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GCN : May 2016
I N RECENT YEARS, agencies have been i nvesting in technologies such as cloud, mobility, and big data that have the potential to tra nsform how they manage their IT operations and deliver services both to their employees and to the public. But transformation has had an unintended consequence: added complexity. That complexity makes it difficult to secure the enterprise. With so many moving pieces and dynamic workloads, it can be difficult to identify and mitigate potential security and performance problems before the damage is done. In a recent federal buying study conducted by the 1105 Public Sector Media Group, 84 percent of respondents agreed that technology initiatives have increased in scope and complexity. Ron Ross, Fellow of the National Institute of Standards and Technology (NIST) and one of the federal government ’s thought leaders on cybersecu rity, argues that the increasing complexity of the federal enterprise amounts to a greater “attack surface” for hackers to exploit. “When you look at the complexity of the things that we’re building today, we’ve gone past the time when we ca n actually understand what we have and how to secure it,” said Ross, speak ing last year at a conference hosted by the Open Group. Complexity, Ross has said, is “an adversary’s most effective weapon in the 21st century.” The federal government recogni zes this challenge. The Obama admi nistration’s budget request for 2017 includes $19 billion for cyber i nvestments, a 35 percent increase from the final 2016 budget. The Department of Veterans Affairs, for example, is seeking to boost cyber spending by $128 million, which would be a 34 percent increase over the cur rent year. Despite the admi nistration’s increased focus on secu rity, “the cyber threat continues to outpace our current efforts,” Michael Daniel, the White House’s top cybersecu rity advisor, told reporters on a Feb. 8 conference call. But complexity is the order of the day, as the federal government continues its push to consolidate data centers. The Federal Information Technology Acquisition Reform Act (FITARA), signed into law in December 2014, enacts the requirements of the 2010 Federal Data Center Consolidation Initiative (FDCCI). The for thcomi ng Data Center Optimi zation I nitiative, released in draft form in March, raises the bar yet again. The new policy, which will supersede FDCCI, reiterates the federal government’s “cloud first” policy and directs agencies to make shared services a priority. In the coming years, federal IT infrastructures and cyber strat- egies also will bear an increasing burden from digital services. During the last three years, agencies have been exploring how to better engage with their constituents through new a nd emerging digital media. Once they are available on a large scale, these services could begin to take a toll on the enterprise. In a recent sur vey conducted by the 1105 Public Sector Media Group, 50 percent of respondents said they were “very concerned” by the security risks associated with digital ser vices, while 44 percent were equally concer ned about the strains on the IT infrastructure. The challenges could be even greater with the Internet of Things (IoT). With the IoT, the goal is to tap into the massive amounts of data that are already being collected in our hyper- connected world to develop new applications for managing agency operations or deliveri ng innovative ser vices. The sheer scale of the data and connectivity has caught the attention of federal IT leaders. MEETING THE DEMANDS OF THE NEW ENTERPRISE Securing the government IT enterprise is not getting any easier. “People are connecting stuff to the Internet that we never thought would be connected. You know people are working on hacking your Fitbit.” — Lt . Gen. Edward Cardon, Head of the Army Cyber Command S-12 SECURING THE ENTERPRISE SPONSORED CONTENT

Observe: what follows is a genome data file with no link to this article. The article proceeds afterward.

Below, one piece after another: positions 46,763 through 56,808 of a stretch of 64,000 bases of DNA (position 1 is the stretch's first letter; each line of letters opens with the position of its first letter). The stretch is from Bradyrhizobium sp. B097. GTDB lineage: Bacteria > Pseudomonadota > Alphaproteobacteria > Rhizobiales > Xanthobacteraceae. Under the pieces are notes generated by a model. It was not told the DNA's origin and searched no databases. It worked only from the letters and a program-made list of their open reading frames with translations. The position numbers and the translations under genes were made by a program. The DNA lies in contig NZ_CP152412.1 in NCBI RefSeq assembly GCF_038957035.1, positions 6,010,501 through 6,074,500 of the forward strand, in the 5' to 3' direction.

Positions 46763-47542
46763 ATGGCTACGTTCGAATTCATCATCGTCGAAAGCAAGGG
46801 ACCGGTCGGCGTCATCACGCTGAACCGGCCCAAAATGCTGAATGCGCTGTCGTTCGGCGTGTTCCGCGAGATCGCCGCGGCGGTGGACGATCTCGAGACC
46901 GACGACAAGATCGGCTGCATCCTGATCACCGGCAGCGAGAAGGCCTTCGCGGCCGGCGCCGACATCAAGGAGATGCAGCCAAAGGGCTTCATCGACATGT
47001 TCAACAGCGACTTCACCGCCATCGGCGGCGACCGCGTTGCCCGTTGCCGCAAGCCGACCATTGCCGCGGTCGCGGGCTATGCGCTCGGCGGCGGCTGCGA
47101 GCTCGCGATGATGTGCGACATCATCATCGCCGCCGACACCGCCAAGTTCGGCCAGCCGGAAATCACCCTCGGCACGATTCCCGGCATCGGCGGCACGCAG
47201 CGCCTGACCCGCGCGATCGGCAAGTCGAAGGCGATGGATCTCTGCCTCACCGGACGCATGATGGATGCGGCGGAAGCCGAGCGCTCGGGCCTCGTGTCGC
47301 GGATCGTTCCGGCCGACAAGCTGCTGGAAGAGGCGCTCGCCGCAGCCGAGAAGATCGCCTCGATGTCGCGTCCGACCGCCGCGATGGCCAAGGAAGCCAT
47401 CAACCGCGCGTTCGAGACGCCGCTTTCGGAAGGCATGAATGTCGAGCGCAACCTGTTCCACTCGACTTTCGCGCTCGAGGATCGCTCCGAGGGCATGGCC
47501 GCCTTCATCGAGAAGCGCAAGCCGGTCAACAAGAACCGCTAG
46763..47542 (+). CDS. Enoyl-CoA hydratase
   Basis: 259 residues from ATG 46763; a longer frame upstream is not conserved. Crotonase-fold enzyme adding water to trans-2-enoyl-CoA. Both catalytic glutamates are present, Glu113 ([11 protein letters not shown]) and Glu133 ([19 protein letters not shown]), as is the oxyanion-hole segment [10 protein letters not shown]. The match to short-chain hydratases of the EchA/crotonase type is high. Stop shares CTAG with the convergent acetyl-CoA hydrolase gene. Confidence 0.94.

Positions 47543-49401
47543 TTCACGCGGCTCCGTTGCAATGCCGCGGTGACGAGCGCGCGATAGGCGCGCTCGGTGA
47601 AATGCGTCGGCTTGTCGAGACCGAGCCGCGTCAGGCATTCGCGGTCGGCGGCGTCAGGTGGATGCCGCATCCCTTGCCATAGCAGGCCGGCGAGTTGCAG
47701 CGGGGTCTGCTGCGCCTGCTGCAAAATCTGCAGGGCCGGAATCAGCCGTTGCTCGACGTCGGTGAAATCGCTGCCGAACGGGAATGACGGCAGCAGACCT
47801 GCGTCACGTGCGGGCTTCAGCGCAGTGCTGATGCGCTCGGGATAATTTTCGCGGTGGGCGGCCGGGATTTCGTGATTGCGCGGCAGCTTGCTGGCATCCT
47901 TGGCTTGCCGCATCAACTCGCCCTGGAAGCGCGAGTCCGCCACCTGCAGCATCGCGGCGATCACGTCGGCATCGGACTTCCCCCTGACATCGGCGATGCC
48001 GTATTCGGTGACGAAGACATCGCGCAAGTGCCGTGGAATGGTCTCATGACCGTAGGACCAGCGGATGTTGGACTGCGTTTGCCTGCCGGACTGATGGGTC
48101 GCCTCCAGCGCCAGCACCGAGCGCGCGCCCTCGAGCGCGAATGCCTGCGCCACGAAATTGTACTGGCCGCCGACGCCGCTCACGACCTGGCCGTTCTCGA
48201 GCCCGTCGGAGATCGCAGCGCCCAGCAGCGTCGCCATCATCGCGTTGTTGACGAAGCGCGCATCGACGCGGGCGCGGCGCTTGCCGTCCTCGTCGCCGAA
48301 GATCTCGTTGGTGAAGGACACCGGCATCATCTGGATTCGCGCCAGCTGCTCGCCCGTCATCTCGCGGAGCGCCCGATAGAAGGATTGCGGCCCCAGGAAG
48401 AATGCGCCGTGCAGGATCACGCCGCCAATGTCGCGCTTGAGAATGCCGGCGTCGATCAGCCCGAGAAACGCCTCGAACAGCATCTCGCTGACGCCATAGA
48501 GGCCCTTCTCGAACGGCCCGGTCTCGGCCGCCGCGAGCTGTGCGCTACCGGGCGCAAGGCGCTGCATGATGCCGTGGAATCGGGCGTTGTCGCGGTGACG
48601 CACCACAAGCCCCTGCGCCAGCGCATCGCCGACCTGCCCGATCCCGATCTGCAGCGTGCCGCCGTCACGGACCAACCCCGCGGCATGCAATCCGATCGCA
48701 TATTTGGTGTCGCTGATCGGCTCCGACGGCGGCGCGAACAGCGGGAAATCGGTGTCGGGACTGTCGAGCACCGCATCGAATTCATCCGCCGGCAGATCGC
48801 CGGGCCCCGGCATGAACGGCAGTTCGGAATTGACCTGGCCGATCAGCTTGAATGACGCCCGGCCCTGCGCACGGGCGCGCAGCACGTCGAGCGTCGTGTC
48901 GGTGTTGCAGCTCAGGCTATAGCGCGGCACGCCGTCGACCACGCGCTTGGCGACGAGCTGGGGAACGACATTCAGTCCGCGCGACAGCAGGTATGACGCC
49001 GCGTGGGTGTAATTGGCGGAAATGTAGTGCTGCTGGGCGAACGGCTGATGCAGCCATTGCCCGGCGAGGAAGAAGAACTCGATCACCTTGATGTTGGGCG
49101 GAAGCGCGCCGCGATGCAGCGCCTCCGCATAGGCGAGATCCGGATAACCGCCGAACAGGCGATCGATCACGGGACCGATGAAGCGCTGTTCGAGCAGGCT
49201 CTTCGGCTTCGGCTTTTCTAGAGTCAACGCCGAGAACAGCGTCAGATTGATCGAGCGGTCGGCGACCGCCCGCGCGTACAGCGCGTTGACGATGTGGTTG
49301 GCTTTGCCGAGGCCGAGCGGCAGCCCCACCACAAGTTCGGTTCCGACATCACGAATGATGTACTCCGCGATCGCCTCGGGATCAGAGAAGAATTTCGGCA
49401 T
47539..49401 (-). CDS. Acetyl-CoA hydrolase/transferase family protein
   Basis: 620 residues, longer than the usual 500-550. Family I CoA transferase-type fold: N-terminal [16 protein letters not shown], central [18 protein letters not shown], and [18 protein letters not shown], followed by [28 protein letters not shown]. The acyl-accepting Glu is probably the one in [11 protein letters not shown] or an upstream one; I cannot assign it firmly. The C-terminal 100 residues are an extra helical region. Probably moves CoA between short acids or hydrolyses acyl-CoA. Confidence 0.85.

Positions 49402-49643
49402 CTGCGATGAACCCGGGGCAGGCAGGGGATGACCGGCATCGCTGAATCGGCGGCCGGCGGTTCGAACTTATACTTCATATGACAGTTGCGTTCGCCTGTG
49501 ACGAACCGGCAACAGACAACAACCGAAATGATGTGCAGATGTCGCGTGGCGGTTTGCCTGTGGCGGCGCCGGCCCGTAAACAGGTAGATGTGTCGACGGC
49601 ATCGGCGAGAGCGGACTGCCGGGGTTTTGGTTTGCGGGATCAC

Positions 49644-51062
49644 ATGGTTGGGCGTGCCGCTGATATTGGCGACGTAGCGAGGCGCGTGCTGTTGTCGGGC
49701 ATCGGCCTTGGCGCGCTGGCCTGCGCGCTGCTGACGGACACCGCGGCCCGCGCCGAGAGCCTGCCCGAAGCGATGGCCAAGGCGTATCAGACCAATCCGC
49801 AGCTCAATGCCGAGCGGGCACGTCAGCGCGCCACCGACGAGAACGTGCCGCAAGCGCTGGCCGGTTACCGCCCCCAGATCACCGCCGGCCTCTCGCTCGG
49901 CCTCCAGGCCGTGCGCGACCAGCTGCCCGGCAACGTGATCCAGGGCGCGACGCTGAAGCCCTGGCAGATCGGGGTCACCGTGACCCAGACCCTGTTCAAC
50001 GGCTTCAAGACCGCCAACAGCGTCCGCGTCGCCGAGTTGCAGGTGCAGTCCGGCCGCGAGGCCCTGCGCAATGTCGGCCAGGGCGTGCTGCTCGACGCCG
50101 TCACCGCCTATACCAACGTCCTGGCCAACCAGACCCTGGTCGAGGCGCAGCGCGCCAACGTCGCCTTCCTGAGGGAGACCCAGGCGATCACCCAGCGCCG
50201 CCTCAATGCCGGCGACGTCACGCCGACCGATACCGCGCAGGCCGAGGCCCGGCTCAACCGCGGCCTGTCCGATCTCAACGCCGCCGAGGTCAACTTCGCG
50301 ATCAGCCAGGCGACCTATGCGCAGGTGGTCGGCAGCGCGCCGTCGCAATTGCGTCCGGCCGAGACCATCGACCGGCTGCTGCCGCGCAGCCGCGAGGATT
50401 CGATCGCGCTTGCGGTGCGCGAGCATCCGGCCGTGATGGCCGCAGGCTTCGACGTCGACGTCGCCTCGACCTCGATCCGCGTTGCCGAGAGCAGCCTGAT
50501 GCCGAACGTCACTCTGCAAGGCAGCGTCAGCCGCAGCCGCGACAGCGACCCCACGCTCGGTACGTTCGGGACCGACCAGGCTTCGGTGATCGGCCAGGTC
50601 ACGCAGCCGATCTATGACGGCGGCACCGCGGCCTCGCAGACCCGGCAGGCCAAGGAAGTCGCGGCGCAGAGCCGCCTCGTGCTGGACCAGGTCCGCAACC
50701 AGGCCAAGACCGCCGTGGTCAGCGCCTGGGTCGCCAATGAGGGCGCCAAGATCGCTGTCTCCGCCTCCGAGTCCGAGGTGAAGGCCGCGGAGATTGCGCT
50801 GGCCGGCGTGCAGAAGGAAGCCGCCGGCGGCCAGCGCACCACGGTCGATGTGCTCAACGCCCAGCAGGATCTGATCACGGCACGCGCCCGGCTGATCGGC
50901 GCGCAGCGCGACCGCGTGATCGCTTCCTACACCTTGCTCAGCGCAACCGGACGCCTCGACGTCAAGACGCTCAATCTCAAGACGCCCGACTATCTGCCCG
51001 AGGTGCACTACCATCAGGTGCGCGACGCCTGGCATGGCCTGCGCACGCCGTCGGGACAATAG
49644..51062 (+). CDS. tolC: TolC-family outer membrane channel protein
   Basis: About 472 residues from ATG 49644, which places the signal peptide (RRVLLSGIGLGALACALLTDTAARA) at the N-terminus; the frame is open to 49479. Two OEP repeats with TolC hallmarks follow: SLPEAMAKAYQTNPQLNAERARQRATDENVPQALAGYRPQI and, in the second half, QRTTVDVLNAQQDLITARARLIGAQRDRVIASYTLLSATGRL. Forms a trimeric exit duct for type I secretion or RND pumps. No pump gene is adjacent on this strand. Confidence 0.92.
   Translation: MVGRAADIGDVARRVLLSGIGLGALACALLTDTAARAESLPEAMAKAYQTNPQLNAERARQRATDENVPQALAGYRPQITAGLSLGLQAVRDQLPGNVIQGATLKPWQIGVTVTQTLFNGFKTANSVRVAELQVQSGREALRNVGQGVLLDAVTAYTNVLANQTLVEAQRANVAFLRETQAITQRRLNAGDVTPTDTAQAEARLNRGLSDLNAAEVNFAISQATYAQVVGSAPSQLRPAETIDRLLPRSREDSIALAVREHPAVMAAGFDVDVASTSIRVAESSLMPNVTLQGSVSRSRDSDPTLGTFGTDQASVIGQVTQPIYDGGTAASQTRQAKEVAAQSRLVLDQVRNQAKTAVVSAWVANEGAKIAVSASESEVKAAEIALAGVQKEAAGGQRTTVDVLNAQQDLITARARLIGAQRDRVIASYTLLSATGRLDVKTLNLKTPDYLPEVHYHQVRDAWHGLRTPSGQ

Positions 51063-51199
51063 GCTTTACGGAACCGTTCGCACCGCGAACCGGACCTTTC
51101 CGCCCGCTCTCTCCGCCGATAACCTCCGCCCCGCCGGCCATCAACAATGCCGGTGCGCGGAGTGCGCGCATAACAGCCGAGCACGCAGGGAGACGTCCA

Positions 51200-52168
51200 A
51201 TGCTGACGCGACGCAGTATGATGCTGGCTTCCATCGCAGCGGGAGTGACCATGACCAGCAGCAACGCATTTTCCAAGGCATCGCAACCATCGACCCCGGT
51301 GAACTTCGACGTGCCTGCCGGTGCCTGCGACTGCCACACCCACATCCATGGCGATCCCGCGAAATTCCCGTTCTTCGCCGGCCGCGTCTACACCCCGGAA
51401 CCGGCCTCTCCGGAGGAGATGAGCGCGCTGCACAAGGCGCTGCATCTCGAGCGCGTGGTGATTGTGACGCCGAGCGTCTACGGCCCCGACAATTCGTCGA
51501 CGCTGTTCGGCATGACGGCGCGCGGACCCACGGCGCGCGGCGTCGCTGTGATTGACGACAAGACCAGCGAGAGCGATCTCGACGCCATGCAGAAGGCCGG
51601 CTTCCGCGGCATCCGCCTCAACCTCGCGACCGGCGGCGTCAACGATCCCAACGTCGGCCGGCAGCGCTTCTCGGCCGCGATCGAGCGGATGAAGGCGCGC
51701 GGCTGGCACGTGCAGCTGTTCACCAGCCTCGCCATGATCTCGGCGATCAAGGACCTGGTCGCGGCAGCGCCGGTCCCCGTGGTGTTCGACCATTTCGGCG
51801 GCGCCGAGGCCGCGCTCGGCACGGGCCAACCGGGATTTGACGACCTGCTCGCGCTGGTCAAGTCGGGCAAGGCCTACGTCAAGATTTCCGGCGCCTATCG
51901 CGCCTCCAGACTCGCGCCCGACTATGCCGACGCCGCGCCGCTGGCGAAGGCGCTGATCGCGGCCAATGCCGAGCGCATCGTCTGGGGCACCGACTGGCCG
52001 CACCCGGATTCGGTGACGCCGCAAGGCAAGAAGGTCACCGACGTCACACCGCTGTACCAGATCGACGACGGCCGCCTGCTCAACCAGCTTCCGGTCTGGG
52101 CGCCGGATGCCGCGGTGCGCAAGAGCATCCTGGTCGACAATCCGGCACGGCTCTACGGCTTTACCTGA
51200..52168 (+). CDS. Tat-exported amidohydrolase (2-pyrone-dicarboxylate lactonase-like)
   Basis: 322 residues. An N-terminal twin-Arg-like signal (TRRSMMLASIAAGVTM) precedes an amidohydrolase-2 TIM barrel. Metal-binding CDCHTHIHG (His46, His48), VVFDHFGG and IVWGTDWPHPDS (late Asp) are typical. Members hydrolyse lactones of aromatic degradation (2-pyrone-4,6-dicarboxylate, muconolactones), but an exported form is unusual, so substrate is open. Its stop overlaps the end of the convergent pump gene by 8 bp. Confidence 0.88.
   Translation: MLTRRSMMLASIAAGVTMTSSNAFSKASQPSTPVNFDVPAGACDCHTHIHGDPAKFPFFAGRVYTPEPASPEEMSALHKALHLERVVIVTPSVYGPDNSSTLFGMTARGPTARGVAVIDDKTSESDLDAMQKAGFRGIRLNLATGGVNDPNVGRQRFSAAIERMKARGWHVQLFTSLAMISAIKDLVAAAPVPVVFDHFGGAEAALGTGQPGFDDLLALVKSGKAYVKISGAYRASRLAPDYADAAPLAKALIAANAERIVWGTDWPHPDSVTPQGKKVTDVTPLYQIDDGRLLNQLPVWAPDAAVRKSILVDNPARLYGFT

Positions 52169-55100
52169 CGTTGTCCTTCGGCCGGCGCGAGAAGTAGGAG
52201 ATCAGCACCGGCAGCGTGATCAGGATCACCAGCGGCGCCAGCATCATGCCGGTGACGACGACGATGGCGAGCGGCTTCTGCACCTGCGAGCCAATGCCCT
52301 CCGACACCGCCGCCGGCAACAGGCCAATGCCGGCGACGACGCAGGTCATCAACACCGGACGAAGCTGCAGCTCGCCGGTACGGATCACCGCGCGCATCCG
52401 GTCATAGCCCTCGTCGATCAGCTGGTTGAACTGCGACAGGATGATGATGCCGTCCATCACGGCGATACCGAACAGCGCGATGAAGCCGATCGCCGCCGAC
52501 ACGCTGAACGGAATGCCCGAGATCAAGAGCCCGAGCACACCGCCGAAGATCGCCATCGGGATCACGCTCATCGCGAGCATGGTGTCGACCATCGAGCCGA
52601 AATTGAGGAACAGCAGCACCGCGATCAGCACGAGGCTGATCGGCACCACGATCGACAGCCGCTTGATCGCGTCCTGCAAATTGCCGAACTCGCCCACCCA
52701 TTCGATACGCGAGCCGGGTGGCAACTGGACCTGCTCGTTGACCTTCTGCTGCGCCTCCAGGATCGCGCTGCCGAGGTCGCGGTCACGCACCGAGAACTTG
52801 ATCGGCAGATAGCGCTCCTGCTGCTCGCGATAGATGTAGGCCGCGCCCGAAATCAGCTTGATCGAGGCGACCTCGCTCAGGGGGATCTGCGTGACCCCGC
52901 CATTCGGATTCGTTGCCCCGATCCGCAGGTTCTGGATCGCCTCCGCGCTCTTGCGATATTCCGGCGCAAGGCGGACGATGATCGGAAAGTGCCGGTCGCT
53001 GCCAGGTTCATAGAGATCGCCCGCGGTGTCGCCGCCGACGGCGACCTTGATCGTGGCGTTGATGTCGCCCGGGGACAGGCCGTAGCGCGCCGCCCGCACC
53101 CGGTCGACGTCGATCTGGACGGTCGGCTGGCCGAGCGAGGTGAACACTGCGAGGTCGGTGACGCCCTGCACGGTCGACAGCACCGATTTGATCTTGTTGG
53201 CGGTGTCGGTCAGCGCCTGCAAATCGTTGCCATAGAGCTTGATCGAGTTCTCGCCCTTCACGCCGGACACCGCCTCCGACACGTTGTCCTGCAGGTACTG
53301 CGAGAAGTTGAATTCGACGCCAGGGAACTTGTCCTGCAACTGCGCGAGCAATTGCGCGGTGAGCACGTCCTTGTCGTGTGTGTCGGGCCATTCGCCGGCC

March and April 2016
June and July 2016